Also keep in mind that, while it does stop the flow of cold air and water (because a frost pocket isn't just caused where water flow stops, but where the downhill flow of cold air stops) the concrete wall will also store heat, so it may completely counteract the frost pocket depending on the heat energy accumulated during the day. My thoughts- try it for a year and see what happens. I wouldn't worry much about damaging the wall because being at the bottom of a hill it is already collecting water. All you're doing is slowing down the flow, which may actually help. Freezing should only be a problem when water freezes and expands in confined spaces as well, like cracks, and since it can expand away from the wall as well it may not cause as much damage.
Michael Jacobsen


Joined: Apr 12, 2012
Posts: 12
Location: West Virginia, USA
Thank you for all the fantastic responses, everyone. I finally decided to bite the bullet and began cutting out the first bed today. Took a couple pictures if folks are interested. This is my first time out with all this so bear with me.



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Devon Olsen


Joined: Nov 28, 2011
Posts: 997
Location: SE Wyoming -zone 4
    
    6
been a few months... i know from experience hand digging hugel beds (especially if they are tall, steep beds) is hard work, but are there any more pics of your project?


Current Cheyenne, WY project
"Do you Hugel?" T-shirts and other products
Michael Jacobsen


Joined: Apr 12, 2012
Posts: 12
Location: West Virginia, USA
It's past end of the growing season so not much to show. The bed is covered with a layer of leaves and end-of-season cut grass. All in all it did quite well. The nitrogen sucking effect of the wood was a bit of a problem and as a result several things would not grow well in it, however I got about 15lb. of cucumbers, 10lbs. of tomatoes and would have had a good haul of watermelon had the deer not decided to browse all the fruiting bodies off the vines. Next year I will put some kind of barrier so the deer can't get to it. The bed is 3' wide and 12' long. It's mounded up about 8" above ground level. I would have gone higher but this is on a hillside and I was worried about erosion.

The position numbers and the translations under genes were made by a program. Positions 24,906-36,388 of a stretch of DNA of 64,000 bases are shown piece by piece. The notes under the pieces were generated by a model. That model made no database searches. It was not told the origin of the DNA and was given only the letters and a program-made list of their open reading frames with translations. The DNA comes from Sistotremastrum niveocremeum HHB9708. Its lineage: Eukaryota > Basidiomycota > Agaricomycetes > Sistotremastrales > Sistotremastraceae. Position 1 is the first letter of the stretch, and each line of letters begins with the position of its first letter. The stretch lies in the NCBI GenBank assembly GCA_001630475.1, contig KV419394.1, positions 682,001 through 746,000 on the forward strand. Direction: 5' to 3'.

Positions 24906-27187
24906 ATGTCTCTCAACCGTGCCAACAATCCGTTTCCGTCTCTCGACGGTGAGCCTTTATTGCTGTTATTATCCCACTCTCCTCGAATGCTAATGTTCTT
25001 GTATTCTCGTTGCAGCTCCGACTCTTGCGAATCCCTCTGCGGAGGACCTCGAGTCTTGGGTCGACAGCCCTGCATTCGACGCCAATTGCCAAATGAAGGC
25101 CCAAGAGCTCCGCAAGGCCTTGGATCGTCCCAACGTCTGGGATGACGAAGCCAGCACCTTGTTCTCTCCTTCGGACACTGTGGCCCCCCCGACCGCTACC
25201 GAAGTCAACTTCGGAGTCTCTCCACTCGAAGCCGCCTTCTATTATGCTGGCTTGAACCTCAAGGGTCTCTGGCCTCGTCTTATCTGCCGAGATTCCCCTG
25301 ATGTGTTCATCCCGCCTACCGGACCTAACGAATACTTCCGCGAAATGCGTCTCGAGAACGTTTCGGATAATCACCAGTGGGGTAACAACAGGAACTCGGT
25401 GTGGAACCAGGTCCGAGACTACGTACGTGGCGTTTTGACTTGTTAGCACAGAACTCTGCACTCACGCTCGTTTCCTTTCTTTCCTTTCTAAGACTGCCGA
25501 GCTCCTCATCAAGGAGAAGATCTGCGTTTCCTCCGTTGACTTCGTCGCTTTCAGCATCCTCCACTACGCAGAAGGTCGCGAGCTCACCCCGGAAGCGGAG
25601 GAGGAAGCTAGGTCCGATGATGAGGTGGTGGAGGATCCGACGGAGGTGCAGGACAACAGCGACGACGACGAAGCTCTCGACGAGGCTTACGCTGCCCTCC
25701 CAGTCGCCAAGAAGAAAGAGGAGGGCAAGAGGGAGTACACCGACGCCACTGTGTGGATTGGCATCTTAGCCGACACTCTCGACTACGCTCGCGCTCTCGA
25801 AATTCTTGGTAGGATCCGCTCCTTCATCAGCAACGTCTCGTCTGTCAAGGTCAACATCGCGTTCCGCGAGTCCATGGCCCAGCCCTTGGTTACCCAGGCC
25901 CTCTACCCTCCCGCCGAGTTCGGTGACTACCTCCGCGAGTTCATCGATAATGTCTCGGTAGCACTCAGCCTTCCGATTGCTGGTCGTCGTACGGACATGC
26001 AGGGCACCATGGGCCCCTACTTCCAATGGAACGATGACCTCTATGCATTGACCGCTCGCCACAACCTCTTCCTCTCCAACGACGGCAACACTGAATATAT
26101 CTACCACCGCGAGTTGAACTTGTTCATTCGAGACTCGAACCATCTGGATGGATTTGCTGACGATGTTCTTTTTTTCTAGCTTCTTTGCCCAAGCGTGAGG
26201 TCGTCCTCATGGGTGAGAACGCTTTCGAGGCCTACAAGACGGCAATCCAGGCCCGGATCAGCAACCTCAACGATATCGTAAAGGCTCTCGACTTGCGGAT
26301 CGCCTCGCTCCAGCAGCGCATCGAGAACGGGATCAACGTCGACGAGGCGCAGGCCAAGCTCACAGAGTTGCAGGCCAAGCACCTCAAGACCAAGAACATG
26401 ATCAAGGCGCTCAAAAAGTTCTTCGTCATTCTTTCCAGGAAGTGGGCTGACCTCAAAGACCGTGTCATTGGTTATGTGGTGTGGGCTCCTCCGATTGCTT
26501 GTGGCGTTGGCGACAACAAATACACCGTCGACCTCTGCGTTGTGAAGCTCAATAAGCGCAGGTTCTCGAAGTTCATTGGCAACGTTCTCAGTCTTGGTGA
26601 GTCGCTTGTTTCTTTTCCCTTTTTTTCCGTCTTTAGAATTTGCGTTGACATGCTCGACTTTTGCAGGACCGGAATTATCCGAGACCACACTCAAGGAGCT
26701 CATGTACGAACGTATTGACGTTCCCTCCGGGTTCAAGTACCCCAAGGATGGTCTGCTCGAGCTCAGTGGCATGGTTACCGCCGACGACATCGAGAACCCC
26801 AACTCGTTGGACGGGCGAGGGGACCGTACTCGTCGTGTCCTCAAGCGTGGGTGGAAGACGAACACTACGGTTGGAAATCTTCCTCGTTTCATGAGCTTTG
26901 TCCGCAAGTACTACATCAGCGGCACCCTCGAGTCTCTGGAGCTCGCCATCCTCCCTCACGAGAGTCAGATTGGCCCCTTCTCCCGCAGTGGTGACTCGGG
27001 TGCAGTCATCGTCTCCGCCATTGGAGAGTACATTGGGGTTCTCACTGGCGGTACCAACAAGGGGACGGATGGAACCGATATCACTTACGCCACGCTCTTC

A couple lessons I learned in the process.

1. When putting a hugelbed on a hillside, it's probably better to do a hugel-swale hybrid. Map out your contour lines, place your brush/wood on the downhill side of the contour map, then mound up your dirt from the swale on it, then heavily mulch the pit of the swale to pre-slow the water. Also, make sure your "lip" of your swale is nice and graduated. Some rocks/gravel along the upper edge of the pit will help to slow the water as it runs down the hill to your swale.
2. Use mulch that won't compact on you. I used cut straw and it ended up shedding water away from the bed than to it. Next time around I'll source some actual straw bales or just wait until the grass gets long enough to chop off and throw on top.
3. When working with sandy soil, add your organic matter AS you are putting the sand/dirt back. My soil had very little organic content and I had to come back later and tear it back up and mix in leaves/straw/compost/etc in order to get some sort of nutrient and water retention. (It was dumping water out as fast as it was coming in.)

All in all it was a great experience. I learned tons from it, both in what to do and what not to do.

Edit: I wanted to add, I had thrown the seeds for a ton of other things into the bed but I think most of them went too deep when I came back later and dug up the top 10 inches to mix in organic matter. What did end up coming up mostly got browsed by the deer. My sunflowers, collard greens and cauliflower were their particular favorites.